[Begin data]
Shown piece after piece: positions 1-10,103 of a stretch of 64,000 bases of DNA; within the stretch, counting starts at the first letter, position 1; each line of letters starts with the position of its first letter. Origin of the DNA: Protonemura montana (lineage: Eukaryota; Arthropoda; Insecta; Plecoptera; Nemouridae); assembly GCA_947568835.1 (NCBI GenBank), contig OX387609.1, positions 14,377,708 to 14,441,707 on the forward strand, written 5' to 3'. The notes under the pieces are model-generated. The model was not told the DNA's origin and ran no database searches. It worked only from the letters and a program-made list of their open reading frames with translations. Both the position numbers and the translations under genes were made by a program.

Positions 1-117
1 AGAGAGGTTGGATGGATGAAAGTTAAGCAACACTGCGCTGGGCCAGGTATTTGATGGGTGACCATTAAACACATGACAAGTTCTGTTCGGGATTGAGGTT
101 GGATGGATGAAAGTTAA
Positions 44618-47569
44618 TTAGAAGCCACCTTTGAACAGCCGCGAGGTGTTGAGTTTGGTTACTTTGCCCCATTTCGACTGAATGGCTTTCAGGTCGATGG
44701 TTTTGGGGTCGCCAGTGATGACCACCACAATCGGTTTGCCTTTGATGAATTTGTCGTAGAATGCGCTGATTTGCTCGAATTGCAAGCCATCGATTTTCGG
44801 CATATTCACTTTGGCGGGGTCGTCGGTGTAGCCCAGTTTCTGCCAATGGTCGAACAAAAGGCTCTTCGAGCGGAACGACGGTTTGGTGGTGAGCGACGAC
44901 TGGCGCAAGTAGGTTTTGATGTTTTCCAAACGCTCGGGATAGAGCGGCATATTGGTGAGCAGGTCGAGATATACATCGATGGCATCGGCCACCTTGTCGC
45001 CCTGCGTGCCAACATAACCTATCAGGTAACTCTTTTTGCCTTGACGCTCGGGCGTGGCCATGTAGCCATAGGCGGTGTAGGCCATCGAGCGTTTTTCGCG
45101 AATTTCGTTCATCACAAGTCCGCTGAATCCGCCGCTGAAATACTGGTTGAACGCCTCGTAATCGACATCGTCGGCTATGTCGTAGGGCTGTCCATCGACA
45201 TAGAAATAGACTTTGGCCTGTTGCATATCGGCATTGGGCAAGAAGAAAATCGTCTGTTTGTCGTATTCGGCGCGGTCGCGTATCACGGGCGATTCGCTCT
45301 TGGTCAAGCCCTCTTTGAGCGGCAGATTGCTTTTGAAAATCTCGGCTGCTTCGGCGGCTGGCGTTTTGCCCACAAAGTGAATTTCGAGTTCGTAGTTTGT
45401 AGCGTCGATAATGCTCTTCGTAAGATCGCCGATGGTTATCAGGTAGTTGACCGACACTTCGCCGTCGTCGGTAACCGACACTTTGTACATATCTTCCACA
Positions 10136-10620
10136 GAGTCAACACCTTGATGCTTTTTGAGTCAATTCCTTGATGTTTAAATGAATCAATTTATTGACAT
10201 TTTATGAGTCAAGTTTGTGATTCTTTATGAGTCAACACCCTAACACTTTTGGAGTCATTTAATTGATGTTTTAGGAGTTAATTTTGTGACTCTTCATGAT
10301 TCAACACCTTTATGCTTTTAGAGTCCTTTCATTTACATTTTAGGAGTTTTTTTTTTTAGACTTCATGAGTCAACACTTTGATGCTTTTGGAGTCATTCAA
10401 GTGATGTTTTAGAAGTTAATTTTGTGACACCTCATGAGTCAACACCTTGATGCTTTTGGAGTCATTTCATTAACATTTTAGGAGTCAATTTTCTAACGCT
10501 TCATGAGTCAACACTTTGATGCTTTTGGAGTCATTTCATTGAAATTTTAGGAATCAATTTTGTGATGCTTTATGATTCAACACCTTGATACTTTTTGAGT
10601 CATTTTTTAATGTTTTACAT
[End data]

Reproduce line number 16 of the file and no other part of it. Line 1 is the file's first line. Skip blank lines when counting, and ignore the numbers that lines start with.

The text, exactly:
10136 GAGTCAACACCTTGATGCTTTTTGAGTCAATTCCTTGATGTTTAAATGAATCAATTTATTGACAT